How do I attend the Annual Meeting?

 

You may attend the Annual Meeting live on the Internet at www.virtualshareholdermeeting.com/PTVE2022. Shareholders will need the 16-digit control number provided on their Proxy Card, voting instruction form or notice. We suggest you log in at least 15 minutes before the start of the meeting. As discussed above, you cannot attend the Annual Meeting in person.

 

Can I ask questions at the Annual Meeting?

 

Shareholders as of our Record Date will have an opportunity to submit questions live on the Internet during the meeting.

 

   

How to
Participate
in the Annual

Meeting

Online:

 

1. Visit www.virtualshareholdermeeting.com/PTVE2022; and

2. Enter the 16-digit control number included on your Notice Regarding the Availability of Proxy Materials, on your Proxy Card (if you received a printed copy of the proxy materials) or on the instructions that accompanied your proxy materials.
   
  You may begin to log into the meeting platform beginning at 1:45 p.m. Central Daylight Time on June 13, 2022. The meeting will begin promptly at 2:00 p.m. Central Daylight Time
   
  Without Internet Access:
   
  Call (877) 328-2502 (toll free) or (412) 317-5419 (international) to listen to the meeting proceedings. You will not be able to vote your shares or submit questions during the meeting.
   

 

Pactiv Evergreen 2022 Proxy Statement 10

 

 

CERTAIN MATTERS RELATING TO THE PROXY MATERIALS

AND ANNUAL REPORT

 

Electronic Access of Proxy Materials and Annual Report

 

Our Proxy Statement, including the accompanying notice and form of proxy and 2021 Annual Report are available at www.proxyvote.com. A free paper copy of any of these documents may be requested by contacting the Corporate Secretary in writing at Pactiv Evergreen Inc., 1900 West Field Court, Lake Forest, Illinois 60045.

 

“Householding” of Proxy Materials and Annual Reports for Record Owners

 

Securities and Exchange Commission, or SEC, rules permit us, with your permission, to deliver a single proxy statement and annual report to any household at which two or more shareholders of record reside at the same address. Each shareholder will continue to receive a separate Proxy Card. This procedure, known as “householding,” reduces the volume of duplicate information you receive and reduces our expenses. Shareholders of record voting by mail can choose this option by marking the appropriate box on the Proxy Card included with this Proxy Statement. Shareholders of record voting via telephone or over the Internet can choose this option by following the instructions provided by telephone or over the Internet, as applicable. Once given, a shareholder’s consent will remain in effect until he or she revokes it by notifying our Corporate Secretary as described above. If you revoke your consent, we will begin sending you individual copies of future mailings of these documents within 30 days after we receive your revocation notice. Shareholders of record who elect to participate in householding may also request a separate copy of future proxy statements and annual reports by writing to the Corporate Secretary at Pactiv Evergreen Inc., 1900 West Field Court, Lake Forest, Illinois 60045 or by phone at (847) 482-2113.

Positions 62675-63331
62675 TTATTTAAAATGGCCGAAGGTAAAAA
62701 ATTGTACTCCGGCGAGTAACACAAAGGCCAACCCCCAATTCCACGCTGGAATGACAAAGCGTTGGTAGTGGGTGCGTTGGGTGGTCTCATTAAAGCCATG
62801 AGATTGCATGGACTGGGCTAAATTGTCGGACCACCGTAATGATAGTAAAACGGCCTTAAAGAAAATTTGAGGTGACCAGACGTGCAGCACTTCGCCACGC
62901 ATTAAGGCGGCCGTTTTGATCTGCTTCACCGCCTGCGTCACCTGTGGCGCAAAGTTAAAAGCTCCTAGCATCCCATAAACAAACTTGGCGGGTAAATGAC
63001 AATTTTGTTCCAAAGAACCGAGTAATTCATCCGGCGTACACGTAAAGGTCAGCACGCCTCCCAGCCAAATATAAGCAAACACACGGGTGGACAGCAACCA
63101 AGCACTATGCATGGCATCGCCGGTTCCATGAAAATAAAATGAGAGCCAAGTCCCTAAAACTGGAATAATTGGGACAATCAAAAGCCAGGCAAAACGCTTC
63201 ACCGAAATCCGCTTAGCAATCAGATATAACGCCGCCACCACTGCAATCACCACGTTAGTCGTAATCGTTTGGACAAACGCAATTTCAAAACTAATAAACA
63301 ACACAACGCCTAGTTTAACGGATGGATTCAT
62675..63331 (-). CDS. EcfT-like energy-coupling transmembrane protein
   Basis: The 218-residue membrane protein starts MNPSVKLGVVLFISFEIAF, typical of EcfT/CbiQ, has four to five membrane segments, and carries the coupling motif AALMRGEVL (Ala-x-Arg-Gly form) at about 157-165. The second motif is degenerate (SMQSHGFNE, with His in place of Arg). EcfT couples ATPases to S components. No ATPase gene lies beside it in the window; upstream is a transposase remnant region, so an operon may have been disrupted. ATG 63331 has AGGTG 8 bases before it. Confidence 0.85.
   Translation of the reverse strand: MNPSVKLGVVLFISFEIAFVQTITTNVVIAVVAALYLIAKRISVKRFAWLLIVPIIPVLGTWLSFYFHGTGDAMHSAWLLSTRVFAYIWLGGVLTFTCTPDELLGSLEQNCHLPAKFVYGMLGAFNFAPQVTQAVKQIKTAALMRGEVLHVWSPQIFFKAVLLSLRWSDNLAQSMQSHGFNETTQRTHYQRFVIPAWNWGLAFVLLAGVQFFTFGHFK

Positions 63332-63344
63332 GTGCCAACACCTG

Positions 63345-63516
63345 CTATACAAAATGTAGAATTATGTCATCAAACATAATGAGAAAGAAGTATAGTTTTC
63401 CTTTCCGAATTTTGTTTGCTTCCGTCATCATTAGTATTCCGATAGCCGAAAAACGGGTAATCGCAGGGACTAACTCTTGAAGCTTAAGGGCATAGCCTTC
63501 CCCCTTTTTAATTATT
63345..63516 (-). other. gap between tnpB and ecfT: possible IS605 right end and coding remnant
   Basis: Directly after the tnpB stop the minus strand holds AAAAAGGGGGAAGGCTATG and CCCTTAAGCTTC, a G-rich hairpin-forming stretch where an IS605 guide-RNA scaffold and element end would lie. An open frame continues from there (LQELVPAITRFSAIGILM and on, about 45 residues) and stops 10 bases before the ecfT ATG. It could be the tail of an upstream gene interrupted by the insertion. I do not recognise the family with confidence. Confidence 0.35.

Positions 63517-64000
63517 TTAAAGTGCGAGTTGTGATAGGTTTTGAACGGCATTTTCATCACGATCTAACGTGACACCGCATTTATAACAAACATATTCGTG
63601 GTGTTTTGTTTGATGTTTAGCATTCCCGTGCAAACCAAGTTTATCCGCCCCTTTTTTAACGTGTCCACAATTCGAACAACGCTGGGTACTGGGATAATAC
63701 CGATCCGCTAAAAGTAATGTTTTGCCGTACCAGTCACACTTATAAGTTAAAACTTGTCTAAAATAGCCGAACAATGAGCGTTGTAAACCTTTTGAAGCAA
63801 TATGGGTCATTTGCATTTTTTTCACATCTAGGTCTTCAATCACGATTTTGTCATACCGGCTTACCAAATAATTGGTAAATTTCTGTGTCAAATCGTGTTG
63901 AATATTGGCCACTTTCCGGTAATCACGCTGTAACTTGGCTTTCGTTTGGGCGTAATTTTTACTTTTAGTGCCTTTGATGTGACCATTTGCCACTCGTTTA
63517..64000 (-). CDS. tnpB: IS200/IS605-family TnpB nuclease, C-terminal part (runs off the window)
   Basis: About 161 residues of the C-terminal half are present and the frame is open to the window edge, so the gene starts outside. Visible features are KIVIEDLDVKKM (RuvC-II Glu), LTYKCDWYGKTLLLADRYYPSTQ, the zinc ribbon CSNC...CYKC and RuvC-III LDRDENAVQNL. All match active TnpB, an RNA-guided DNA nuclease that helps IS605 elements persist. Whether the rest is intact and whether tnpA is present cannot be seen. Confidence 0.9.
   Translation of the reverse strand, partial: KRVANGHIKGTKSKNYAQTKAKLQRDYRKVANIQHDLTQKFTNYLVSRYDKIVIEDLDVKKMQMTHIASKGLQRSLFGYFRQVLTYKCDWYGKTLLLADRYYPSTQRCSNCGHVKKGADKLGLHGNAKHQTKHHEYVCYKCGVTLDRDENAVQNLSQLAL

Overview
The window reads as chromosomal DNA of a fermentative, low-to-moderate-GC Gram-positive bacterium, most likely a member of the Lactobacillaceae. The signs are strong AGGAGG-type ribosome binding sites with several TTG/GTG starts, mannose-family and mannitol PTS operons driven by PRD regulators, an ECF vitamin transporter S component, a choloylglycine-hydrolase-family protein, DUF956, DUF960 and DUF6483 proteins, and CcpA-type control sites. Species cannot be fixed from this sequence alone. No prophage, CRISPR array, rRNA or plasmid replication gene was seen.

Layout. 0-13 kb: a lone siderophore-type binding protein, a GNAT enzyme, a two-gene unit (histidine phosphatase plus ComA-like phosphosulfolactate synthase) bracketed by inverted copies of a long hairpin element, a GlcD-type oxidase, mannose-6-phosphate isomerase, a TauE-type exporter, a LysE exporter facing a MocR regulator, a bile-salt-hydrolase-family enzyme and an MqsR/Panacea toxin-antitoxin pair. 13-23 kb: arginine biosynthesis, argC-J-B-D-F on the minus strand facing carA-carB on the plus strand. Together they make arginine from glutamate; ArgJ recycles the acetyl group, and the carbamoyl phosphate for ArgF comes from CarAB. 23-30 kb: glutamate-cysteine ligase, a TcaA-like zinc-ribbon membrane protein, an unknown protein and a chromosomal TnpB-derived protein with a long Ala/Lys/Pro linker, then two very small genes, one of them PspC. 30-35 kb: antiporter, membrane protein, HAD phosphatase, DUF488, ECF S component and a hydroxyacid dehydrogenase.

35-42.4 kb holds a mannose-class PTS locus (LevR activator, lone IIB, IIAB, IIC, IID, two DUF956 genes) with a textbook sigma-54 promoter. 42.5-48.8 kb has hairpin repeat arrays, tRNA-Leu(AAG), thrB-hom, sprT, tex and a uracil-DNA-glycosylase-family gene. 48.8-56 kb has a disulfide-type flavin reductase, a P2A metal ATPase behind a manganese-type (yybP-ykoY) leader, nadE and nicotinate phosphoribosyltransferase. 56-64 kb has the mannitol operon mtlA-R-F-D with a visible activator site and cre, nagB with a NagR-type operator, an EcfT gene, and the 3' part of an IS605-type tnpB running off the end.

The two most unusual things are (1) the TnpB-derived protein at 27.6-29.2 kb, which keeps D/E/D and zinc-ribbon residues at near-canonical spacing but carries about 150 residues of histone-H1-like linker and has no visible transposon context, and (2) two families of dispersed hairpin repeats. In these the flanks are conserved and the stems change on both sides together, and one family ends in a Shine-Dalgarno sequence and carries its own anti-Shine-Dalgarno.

Separate Copies for Beneficial Owners

 

Institutions that hold shares in “street name” for two or more beneficial owners with the same address are permitted to deliver a single proxy statement and annual report to that address. Any such beneficial owner can request a separate copy of this Proxy Statement or the 2021 Annual Report by contacting our Corporate Secretary as described below. Beneficial owners with the same address who receive more than one Proxy Statement and 2021 Annual Report may request delivery of a single Proxy Statement and 2021 Annual Report by contacting the Corporate Secretary in writing at Pactiv Evergreen Inc., 1900 West Field Court, Lake Forest, Illinois 60045. 

 

Pactiv Evergreen 2022 Proxy Statement 11
 

 

DIRECTORS, EXECUTIVE OFFICERS, AND CORPORATE GOVERNANCE

 

Directors and Executive Officers

 

The following table sets forth the names, ages and positions of our executive officers and members of our Board of Directors, which we refer to as the Board, as of March 31, 2022:

 

Name Age Position
Non-Employee Directors and Nominees    
Jonathan D. Rich (1) 66 Chairperson of the Board
LeighAnne G. Baker (2) 63 Director
Duncan J. Hawkesby 47 Director Nominee
Allen P. Hugli 59 Director
Rolf Stangl 50 Director
Felicia D. Thornton 58 Director
Executive Officers    
Michael J. King 42 President, Chief Executive Officer and Member of the Board
Michael J. Ragen 50 Chief Financial Officer
Douglas E. Owenby 61 Chief Operations Officer
Chandra J. Mitchell 48 Chief Legal Officer and Corporate  Secretary
Timothy A. Levenda 54 President of Foodservice
Byron J. Racki 44 President of Beverage Merchandising
Eric A. Wulf 40 President of Food Merchandising

 

(1) Mr. Rich has notified us that he is not standing for re-election, and his service on the Board will end when his term expires at the Annual Meeting.

 

(2) The Board has elected Ms. Baker Chairperson of the Board, effective at the Annual Meeting.

 

Board of Directors